Tuesday, August 16, 2011

Shining a light on.

I am not a fan of soap operas but Gail loves them. Last night I was sat on the sofa next to Gail reading a book. At the end of each paragraph I would glance up at the television, take in the scene and return to my book. Gail enjoyed her trio of soap operas, Emmerdale, EastEnders and Coronation Street. What amazed me was the lighting used on all the soap operas. Each programme was filmed with bright stage lights shining onto the talking actors. There is a place for strong spotlights in entertainment, that is the theatre. Bright lighting onto a stage performance is appropriate and brings out the best in the actors. Television soap operas are supposed to reflect ordinary life. In real life when you have a conversation with someone, you do not shine a search light on them.

At the end of each paragraph I continued to glance up and this stage lighting started to annoy me. This lighting brought these programmes further away from reality. All I seemed to do was to look for the unnatural shadows. All three soap operas did it and none was worse than the other two.

I challenged Gail about this bad filming and she claimed not to have noticed. Gail reckons that the dialogue is so absorbing that she did not notice the bright lights! As I type this blog post now, EastEnders is on again. The sound is a distraction and it amazes me that the dialogue is question orientated. Actor one asks actor two a question. Actor two replies not with an answer but with another question! This constant question, question, question is dreadful! Normal people do not talk like that, surely? Still, Gail loves her soap operas and that is better than her droning on the telephone whilst I am on the computer.

But did you know that too much television can shorten your life? Watching too much television could shorten your life, a study suggests. Research carried out in Australia, and published in the British Journal of Sports Medicine, showed that every hour of TV watched after the age of 25 may shorten lifespan by 22 minutes. According to one of the report's authors, Dr Lennert Veerman, from the School of Population Health at the University of Queensland, it puts long hours spent in front of the box "in the same ballpark as smoking and obesity". "While smoking rates are declining, watching TV is not, which has implications at a population level," he said.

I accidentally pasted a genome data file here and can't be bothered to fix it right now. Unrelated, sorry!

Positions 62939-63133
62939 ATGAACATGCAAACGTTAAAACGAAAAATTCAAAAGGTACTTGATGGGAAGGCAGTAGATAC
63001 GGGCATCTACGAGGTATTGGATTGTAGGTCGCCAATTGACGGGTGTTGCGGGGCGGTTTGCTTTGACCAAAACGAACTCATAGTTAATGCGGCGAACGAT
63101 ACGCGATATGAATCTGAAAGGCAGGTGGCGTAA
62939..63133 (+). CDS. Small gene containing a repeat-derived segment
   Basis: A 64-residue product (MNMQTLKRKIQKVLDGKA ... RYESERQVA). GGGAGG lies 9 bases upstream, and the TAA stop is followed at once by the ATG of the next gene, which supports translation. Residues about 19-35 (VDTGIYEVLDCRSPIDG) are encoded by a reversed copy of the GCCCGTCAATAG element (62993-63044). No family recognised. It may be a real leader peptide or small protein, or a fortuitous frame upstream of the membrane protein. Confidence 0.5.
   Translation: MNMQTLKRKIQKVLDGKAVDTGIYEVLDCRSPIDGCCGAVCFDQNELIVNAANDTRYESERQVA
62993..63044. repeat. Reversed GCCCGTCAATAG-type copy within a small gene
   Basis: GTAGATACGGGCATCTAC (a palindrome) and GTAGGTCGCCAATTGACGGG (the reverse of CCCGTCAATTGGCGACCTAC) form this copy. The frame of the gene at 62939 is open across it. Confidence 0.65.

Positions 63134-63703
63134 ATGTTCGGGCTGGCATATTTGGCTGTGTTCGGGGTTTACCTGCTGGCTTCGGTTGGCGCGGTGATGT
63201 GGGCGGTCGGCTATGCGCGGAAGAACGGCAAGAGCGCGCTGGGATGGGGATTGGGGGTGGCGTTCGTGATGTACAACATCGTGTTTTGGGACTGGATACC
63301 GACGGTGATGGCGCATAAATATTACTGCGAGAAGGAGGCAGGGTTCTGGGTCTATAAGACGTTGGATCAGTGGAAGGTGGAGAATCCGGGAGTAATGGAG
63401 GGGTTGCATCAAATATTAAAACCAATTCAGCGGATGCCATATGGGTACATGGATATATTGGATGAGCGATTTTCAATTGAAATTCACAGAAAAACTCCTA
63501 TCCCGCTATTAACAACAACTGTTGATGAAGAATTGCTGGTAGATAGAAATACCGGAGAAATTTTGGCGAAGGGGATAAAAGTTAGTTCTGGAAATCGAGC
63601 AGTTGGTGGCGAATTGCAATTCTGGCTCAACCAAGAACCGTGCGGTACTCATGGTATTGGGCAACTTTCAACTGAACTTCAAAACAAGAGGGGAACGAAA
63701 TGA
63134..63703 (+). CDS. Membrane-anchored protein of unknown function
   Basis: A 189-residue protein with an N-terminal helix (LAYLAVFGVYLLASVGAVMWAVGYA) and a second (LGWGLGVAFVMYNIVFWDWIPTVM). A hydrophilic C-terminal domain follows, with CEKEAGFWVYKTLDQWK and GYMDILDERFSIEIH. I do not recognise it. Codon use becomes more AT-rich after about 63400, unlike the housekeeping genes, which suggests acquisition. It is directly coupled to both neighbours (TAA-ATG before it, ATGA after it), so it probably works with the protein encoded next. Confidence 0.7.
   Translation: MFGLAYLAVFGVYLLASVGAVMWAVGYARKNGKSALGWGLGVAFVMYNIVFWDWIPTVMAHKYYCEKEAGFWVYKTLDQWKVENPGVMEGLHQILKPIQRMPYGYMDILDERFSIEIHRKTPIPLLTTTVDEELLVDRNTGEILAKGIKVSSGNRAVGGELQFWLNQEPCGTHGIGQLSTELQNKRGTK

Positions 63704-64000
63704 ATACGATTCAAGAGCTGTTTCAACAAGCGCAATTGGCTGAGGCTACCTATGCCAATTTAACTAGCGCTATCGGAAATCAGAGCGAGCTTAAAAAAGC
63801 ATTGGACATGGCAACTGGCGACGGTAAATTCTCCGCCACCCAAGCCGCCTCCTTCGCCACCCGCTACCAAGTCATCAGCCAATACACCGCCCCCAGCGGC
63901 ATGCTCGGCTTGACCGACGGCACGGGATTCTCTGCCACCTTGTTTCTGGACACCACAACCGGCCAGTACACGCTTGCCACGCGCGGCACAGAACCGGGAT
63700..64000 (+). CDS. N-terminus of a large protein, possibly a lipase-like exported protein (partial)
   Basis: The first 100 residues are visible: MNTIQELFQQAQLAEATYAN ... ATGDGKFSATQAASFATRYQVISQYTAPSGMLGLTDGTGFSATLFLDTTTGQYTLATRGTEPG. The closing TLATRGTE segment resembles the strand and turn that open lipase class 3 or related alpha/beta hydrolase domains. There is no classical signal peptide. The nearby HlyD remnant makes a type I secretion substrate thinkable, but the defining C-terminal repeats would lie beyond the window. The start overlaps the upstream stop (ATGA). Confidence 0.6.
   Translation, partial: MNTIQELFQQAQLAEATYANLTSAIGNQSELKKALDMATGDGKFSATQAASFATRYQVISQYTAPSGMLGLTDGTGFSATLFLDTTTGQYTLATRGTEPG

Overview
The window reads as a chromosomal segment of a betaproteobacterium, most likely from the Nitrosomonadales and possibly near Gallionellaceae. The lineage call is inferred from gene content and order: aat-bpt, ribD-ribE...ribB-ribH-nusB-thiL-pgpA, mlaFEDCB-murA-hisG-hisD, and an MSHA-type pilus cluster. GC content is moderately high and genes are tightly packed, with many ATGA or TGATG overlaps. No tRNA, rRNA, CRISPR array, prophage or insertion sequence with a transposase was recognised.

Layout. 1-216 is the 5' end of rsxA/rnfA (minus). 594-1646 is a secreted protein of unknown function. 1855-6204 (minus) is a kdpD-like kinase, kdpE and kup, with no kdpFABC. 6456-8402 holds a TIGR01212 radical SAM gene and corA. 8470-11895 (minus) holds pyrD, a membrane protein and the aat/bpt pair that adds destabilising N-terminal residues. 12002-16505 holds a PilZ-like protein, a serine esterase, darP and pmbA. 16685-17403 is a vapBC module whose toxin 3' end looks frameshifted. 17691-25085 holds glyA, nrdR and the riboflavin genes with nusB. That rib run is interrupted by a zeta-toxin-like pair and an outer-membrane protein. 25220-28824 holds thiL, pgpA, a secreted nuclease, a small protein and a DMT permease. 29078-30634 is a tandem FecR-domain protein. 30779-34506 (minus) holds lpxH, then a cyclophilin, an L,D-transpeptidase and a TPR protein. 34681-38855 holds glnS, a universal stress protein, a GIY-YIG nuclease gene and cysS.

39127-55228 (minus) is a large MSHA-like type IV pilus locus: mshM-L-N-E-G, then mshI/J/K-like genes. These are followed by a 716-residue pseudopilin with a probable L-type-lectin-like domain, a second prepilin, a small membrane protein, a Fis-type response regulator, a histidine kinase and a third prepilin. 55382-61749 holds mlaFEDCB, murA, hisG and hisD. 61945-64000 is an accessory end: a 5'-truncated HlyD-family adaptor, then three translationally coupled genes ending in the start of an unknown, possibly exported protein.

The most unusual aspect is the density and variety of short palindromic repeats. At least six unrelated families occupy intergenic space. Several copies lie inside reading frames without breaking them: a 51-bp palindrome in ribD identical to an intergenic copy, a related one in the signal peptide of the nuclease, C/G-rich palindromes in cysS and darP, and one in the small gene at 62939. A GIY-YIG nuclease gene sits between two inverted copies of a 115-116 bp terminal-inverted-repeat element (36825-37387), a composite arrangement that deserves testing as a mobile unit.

Last year, another Australian study found an hour of TV a day led to an 8% increase in the risk of premature death.

The report also showed that a person who watches an average of six hours of TV a day would live on average 4.8 years less than someone who watches none.

Which is rather sad as Gail is obese and does watch rather a lot of television.

Hi Steve

Not sure I see the reason why the researchers have decided that watching TV would have a specific reason for reducing your life span.

I'm assuming that they have drawn a corrulation between a sedantary life style and health but why have they picked on TV? Other activities are equally inactive such as doing crosswords, playing chess, studying astrophysics and your favourite; reading books. would the researchers claim that these activities also shorten your life.

You might argue that watching "some" TV doesn't require any brain activity whilst playing chess does and that keeping your mind active is important. But I'm not that brave and certainly recommend you don't suggest that to Gail since that will dramatically reduce your life span.

Just to add another complication to the research, often I watch TV whilst training with weights or exercising on a step machine. Am I reducing or increasing my life span or just treading water.

John (didn't forget name this time)
And watching a video whilst doing hand exercises, that guards against prostrate cancer I once read!
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